Here is a nifty little feature in Eclipse. You can bookmark any line of code you deem important by placing your cursor on that line of code and then selecting Edit->Add Bookmark. Nice if you have large source files that takes time to navigate through using the Outline or source files of an unrecognized type that Eclipse gives no help to you at all.
Adding items to your PATH system variable is one of those routine programmer activities – especially in Windows where many program installers don’t usually do this for you. So here is a quick tutorial on adding items to your PATH.
1. What is the PATH Variable?
The PATH variable is a list of directories which is searched through when a command is executed with no explicitly given location. So if you are in a random directory and you type the command “java”, then the operating system will search the current directory for a program of that name. If none is found, it will then search through all the directories in the PATH variable for the program.
2. Where is PATH set?
In Windows, the PATH variable is set in the advanced system settings. These settings can be found by right-clicking on computer, selecting “properties” and then selecting “Advanced system settings”
Then on the “Advanced” tab, click on the “Environmental Variable” button. A window will pop up and the global system PATH variable will be in the System Variables list.
Select “Path” from the list and click edit. At THE END of the text given in “Variable Value”, add a directory to include in the path – such as where Java is installed. Do not remove anything else from the path variable unless you know exactly what you are removing from it. Also ensure you add a semi-colon “;” character between the last directory and the one you are adding. Click OK and you are done. If your command terminal was already open, then close it and open it again for the changes to take effect.
This tutorial covers the setup of Open MPI and the compiling and running of MPI programs in the Microsoft Windows environment.
Open MPI is an implementation of the MPI standard. It is cross platform and makes use of your installed C++ or Fortran compiler. Getting everything working in a Linux environment is fairly easy provided gcc is installed. However when it comes to Windows there seems to be fairly few resources available on the internet that details the procedures to get everything up and running. After some playing around I eventual got everything working nicely.
- Windows 7 Ultimate x64
- Open MPI 1.6.1 x64
- Microsoft Visual Studio 2012 Professional x86 (only needed for cl.exe)
This tutorial does not make direct use of Visual Studio. Any version of Visual Studio should do, all we really need is the Microsoft C++ compiler and related tools that Open MPI uses.
Step 1: Installation
Download and install the latest version of Open MPI. Note that I downloaded the 64 bit version. I also changed the installation path to “Program Files” instead of the default “Program Files (x86)”. The Open MPI website states that this a temporary issue with their installer that should be fixed in time. If the installer asks to setup PATH variables then do so for all users. If the installer reports a failure when trying to do so, then don’t worry, we can do it manually as well.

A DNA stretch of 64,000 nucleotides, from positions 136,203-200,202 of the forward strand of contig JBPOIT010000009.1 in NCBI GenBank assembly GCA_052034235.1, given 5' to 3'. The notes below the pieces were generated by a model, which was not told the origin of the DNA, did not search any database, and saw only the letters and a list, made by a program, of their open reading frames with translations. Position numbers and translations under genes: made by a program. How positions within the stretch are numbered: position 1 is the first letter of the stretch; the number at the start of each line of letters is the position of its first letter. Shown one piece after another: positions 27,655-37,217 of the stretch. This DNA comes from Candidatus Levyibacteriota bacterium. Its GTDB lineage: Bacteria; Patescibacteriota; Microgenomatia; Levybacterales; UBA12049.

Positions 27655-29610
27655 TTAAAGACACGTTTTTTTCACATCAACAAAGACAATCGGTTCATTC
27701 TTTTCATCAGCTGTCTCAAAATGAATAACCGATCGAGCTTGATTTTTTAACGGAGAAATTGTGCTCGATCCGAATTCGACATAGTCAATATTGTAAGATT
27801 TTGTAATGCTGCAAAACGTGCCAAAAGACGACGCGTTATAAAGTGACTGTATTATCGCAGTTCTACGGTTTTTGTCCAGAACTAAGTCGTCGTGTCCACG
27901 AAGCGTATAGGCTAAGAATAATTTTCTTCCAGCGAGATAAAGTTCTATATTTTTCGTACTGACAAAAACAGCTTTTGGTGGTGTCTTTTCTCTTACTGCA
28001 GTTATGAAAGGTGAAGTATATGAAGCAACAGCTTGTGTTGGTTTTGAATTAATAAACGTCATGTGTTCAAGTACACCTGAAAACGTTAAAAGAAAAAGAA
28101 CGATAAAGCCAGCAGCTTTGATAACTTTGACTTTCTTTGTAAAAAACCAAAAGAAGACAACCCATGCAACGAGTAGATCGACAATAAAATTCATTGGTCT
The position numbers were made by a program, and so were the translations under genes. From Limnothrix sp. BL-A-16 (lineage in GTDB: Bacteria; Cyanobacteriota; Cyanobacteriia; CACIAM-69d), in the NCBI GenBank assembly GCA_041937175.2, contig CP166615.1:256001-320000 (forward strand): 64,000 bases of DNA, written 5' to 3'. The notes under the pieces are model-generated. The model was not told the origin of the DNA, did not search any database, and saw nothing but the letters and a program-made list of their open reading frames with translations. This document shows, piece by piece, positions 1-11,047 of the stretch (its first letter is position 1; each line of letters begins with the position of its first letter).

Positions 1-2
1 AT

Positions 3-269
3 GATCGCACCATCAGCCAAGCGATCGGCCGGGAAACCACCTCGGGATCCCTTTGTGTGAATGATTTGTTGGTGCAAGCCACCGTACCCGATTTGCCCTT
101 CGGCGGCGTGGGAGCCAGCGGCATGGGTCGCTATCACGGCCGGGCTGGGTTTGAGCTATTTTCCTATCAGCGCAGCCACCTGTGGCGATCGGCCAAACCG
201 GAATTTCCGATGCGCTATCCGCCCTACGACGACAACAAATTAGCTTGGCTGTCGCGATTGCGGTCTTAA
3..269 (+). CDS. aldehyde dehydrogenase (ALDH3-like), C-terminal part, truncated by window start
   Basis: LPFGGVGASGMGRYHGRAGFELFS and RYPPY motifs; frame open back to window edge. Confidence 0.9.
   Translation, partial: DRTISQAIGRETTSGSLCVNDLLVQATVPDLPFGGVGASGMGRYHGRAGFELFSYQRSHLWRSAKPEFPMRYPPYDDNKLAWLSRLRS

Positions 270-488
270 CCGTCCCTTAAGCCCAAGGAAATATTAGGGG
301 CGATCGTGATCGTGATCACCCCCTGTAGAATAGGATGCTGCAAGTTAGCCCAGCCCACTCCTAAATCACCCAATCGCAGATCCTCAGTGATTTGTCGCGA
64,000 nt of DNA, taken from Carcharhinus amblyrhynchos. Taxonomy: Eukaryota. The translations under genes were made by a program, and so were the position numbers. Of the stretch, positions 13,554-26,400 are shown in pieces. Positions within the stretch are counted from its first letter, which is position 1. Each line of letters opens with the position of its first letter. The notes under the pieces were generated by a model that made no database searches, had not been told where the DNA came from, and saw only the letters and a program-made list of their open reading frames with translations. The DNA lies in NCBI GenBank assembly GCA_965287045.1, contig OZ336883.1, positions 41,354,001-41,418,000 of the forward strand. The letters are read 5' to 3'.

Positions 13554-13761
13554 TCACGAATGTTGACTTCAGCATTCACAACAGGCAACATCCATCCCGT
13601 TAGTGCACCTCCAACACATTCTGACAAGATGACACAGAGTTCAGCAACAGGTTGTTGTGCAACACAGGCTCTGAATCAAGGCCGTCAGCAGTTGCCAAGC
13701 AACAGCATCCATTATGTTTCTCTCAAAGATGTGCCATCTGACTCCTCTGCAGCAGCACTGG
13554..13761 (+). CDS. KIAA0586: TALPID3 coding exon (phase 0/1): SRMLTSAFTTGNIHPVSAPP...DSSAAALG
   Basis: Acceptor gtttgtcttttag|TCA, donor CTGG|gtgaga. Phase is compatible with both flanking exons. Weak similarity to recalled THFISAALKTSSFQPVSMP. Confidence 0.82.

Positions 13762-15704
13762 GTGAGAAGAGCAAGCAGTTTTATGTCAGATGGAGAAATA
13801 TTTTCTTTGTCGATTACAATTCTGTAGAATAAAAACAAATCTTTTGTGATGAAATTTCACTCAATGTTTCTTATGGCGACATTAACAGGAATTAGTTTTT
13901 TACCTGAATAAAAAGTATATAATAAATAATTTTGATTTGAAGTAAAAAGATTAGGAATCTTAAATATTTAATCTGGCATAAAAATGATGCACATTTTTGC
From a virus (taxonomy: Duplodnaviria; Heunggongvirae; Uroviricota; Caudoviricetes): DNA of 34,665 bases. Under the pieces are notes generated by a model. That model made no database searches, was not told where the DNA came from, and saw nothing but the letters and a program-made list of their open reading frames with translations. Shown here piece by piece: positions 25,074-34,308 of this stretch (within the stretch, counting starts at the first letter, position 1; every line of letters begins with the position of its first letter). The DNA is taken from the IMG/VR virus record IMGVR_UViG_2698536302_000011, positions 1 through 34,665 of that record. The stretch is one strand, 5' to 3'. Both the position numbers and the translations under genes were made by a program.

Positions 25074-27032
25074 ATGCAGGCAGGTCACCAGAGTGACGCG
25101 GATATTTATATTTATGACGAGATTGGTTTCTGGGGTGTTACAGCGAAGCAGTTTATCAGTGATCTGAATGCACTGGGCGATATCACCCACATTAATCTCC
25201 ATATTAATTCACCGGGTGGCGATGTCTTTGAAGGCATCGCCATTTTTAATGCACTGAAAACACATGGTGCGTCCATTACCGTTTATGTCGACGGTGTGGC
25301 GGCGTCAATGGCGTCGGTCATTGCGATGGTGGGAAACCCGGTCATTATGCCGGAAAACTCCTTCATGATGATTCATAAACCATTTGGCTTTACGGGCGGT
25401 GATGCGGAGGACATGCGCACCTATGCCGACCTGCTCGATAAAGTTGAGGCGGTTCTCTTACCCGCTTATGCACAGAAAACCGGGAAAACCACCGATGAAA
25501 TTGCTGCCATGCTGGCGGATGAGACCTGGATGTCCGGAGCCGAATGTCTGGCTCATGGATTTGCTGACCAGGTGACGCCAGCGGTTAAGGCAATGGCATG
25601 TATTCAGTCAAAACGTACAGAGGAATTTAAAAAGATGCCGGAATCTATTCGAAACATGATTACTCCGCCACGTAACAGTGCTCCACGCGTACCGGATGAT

Step 2: Open MPI PATH setup
For me the installer failed to setup any PATH variables, stating that my PATH was too long (not true). In this case we shall set it up manually. Simply add the bin directory of Open MPI to the global PATH variable. Thus in my case I added “C:\Program Files\OpenMPI_v1.6\bin” without the quotes to my PATH.
Step 3: cl.exe PATH setup
Open MPI for Windows is pre-configured to use the Microsoft C/C++ Compiler. It thus needs access to cl.exe, which controls the Microsoft Compiler and Linker. It is important here to add the correct directory to your PATH depending on the architecture (32 bit or 64 bit) of the Open MPI that you downloaded or else you will get linker errors. Since I downloaded the x64 version, I added the following directory to my global PATH: “C:\Program Files (x86)\Microsoft Visual Studio 11.0\VC\bin\amd64” If you installed the x86 version of Open MPI then you can use the base bin directory (without the amd64 on the end).
Step 4: VCVARS
cl.exe won’t work out the box in any command prompt. It is required that the Visual Studio environmental variables are set up. The good news is that Microsoft provides bat files to do this for you. The bad news is that these settings are lost when you restart your computer. Thus here you have a choice, either simply run the bat file before you wish to compile MPI programs (not that much hassle since the bat file is in the same directory as cl.exe and thus in your PATH now), or you can add the file to your task scheduler to run at system startup. The name of the file is either vcvars32.bat or vcvars64.bat for x86 and x64 architectures respectfully. I just simply type vcvars64 into my command prompt before compiling the first time. At this point everything should be setup.
Compiling a simple MPI program:
I tested the setup with a simple program that has each process print out a greeting and exit. To compile: “mpic++ main.cpp” If everything is setup correctly then you should see output like this:
Microsoft (R) C/C++ Optimizing Compiler Version 17.00.50727.1 for x64 Copyright (C) Microsoft Corporation. All rights reserved. main.cpp Microsoft (R) Incremental Linker Version 11.00.50727.1 Copyright (C) Microsoft Corporation. All rights reserved. /out:main.exe "/LIBPATH:C:Program FilesOpenMPI_v1.6/lib" libmpi_cxx.lib libmpi.lib libopen-pal.lib libopen-rte.lib advapi32.lib Ws2_32.lib shlwapi.lib main.obj
Then to run the program with 10 processes: “mpirun -np 10 main.exe”
That’s it. Happy distributed programming.